LEXINGTON, Ky. (Dec. 11, 2014) — University of Kentucky President Eli Capilouto sent an email message to the campus community Dec. 11 regarding responses to a recent "die-in" on UK's campus. His message follows:
Dear Campus Community,
Whatever your perspective regarding the events in recent days in Ferguson, Missouri and New York City, we should all be able to agree on one thing: they are tragedies — tragedies for the families involved, the communities impacted and all of us who have watched the painful conversations necessarily provoked across our country. It should be no surprise, moreover, that a university is where many of those difficult conversations are being held.
That is as it should be. That is who we are — a place safe for ideas, however challenging, to be given free voice. I am proud of the leadership of our students who have organized silent protests to express their outrage. These efforts are a demonstration, too, of the unyielding and unbreakable hope that we can finally muster the will and conceive the way to break down the unnecessary barriers that separate us.
However, the ability to challenge ourselves to promote peace and reconciliation is threatened by the anonymous reaction of a small number who choose to make incendiary and hate-filled comments behind the anonymity that social media sometimes affords. Everyone is entitled to their views, and college campuses are vibrant as places for robust debate about the issues of the day, safely ensconced in the mantle of free speech. It’s expected – and welcomed – that we will disagree as we participate in the spirited arena of ideas. But hate-filled slurs hurled for no reason other than to demean another person have no place here. Such language is indicative of narrow mindedness and mean spirit; and what I have read sickens me. It is not who we are or wish to be.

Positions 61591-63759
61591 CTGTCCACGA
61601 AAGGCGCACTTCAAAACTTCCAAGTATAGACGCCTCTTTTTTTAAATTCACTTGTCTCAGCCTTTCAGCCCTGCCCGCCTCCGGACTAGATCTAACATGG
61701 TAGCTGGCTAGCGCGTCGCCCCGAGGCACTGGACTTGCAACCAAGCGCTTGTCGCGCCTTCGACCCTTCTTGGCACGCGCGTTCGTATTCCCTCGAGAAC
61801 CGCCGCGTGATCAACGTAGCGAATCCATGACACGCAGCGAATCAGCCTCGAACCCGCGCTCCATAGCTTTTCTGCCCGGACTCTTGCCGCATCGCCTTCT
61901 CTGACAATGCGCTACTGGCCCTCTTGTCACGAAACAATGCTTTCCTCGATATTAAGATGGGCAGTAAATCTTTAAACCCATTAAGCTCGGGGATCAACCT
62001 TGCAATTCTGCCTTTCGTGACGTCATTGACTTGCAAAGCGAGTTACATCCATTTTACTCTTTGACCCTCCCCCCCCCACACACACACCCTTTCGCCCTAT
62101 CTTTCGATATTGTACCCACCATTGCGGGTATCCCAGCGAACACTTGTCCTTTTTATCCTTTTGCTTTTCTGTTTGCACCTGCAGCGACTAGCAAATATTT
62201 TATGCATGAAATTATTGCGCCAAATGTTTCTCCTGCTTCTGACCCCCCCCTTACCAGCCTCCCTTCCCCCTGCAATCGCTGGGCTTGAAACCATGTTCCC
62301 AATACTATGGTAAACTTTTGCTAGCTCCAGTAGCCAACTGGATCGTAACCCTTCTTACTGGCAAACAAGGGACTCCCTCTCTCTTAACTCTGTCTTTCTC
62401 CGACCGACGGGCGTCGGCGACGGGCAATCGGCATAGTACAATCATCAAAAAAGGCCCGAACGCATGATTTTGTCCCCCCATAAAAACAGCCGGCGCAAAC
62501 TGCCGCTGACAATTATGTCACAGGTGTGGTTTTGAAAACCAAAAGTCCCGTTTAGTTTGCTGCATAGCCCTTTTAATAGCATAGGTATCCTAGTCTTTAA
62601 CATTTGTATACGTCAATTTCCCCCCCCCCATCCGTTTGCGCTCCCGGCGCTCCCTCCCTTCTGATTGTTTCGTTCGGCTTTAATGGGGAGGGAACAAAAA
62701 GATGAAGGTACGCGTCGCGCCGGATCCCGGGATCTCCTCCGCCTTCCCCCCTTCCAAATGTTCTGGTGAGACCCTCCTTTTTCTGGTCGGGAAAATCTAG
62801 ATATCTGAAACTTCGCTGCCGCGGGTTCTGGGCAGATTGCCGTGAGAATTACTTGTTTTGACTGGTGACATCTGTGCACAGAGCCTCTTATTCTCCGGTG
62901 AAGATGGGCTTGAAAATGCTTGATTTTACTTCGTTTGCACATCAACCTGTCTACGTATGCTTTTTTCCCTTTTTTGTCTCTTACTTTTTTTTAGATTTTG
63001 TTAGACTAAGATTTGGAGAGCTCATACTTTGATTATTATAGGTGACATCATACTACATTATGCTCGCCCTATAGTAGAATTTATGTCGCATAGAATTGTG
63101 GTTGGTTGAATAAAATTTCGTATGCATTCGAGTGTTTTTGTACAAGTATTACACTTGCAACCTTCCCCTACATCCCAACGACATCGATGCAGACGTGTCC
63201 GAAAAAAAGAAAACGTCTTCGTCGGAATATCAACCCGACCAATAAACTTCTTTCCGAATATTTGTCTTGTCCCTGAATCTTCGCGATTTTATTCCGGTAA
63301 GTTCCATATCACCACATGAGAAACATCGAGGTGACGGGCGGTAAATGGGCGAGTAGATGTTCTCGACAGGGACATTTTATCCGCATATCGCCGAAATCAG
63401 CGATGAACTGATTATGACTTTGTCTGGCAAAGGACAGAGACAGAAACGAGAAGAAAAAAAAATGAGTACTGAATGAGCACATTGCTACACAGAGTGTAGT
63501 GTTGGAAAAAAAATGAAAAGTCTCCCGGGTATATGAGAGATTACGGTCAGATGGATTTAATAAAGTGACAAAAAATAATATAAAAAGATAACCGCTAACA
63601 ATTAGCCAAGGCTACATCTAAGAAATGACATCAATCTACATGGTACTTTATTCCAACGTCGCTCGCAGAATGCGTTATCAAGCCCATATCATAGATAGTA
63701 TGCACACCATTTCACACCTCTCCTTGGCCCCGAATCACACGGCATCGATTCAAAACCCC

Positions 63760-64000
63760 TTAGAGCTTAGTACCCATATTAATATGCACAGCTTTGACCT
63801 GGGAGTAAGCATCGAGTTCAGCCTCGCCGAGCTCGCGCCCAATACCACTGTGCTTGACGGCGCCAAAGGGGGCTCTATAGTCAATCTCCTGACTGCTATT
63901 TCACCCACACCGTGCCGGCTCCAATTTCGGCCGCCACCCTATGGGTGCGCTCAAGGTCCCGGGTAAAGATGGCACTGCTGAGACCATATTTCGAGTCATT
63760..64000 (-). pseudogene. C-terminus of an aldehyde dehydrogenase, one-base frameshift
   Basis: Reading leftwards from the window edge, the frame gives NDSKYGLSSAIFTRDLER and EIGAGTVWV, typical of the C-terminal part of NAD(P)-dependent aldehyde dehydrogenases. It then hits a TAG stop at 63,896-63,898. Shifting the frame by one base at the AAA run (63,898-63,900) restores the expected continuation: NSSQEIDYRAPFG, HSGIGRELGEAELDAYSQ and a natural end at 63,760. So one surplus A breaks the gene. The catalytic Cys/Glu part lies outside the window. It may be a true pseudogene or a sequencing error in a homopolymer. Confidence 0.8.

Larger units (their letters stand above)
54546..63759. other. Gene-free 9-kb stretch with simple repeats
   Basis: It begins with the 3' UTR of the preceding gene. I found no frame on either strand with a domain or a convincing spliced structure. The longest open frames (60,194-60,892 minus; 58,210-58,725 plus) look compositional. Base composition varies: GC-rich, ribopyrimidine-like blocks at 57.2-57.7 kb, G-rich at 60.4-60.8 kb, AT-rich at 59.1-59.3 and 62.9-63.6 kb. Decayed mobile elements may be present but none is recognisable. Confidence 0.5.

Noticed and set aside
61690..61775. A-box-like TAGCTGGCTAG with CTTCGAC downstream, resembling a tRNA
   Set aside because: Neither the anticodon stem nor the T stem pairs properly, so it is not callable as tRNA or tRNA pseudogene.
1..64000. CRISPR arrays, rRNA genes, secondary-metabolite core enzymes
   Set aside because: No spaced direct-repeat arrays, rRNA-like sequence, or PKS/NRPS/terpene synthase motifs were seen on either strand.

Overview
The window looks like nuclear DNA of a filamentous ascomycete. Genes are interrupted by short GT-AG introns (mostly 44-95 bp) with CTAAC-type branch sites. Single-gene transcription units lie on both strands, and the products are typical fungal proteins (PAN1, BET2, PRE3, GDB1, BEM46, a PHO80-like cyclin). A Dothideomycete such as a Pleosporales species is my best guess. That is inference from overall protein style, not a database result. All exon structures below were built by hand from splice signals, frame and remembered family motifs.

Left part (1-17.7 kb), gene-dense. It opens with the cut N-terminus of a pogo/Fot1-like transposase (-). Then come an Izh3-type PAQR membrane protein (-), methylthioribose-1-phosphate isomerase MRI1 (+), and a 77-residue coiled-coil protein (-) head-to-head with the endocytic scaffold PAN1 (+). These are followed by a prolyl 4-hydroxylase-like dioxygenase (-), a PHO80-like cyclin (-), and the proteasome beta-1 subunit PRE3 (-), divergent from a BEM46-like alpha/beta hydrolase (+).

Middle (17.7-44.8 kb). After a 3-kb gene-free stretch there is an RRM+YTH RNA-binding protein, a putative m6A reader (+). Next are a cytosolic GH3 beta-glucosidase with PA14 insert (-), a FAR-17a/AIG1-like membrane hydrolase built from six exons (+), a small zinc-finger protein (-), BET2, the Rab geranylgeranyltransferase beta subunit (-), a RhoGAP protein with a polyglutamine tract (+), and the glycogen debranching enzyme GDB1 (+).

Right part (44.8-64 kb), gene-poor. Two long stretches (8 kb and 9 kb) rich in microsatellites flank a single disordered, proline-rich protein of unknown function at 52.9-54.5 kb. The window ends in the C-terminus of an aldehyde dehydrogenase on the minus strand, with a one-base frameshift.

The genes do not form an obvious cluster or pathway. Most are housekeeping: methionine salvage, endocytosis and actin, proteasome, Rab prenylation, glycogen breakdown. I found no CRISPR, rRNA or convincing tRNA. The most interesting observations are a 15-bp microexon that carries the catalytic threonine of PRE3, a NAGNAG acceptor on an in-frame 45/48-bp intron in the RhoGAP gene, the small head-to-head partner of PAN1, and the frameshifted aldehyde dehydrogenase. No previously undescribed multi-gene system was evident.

The reality of independent social media is we cannot control those conversations. But what we can and will continue to do is work hard to ensure the safety and dignity of our community and refuse to allow a hostile environment to take root on our campus.
We will not let the voices of a few define us. We will remain resolute in welcoming every member of the human family to join us here – to live, to learn, and to work; and to assert their views with the knowledge that they are full share-holders in this community of students and scholars. In that spirit of community, I stand firmly in support of those willing to protest, defend their views, and raise uncomfortable questions openly and honestly and with respect for others.
Words, of course, can dishearten and denigrate. But they also can – and should – galvanize and enlighten. For example, I was honored Wednesday to participate in a conversation at our Martin Luther King Center about the damage that is caused by bias and stereotype. Those who spoke reminded me, in vivid terms, of the harm that comes from words and actions; and they described their frustration and sadness at the unnecessary barriers that still divide us. That is the dialogue we must have – and continue to have – if we are going to continue the search for truth, peace, and justice.
It is against that backdrop of hopeful, but challenging dialogue that I want to express my deep appreciation to the members of our faculty and staff and to our students. Even with recent days of difficulty and painful reminders that we sometimes fall short of what we aspire to be in our country, we also are in a season of hope, a season of renewal. I see that spirit every day at this special place. Your talent, creativity, and hard work are the foundation for our success; and your love for and commitment to our campus community and the Commonwealth we serve reveals the giving heart and gentle soul of this special place. It is a gift to work alongside you in our common cause to improve the lives of others.
Our ultimate goal should forever be to create and sustain a community where everyone feels welcome, empowered, and safe. That is the community we are at the University of Kentucky.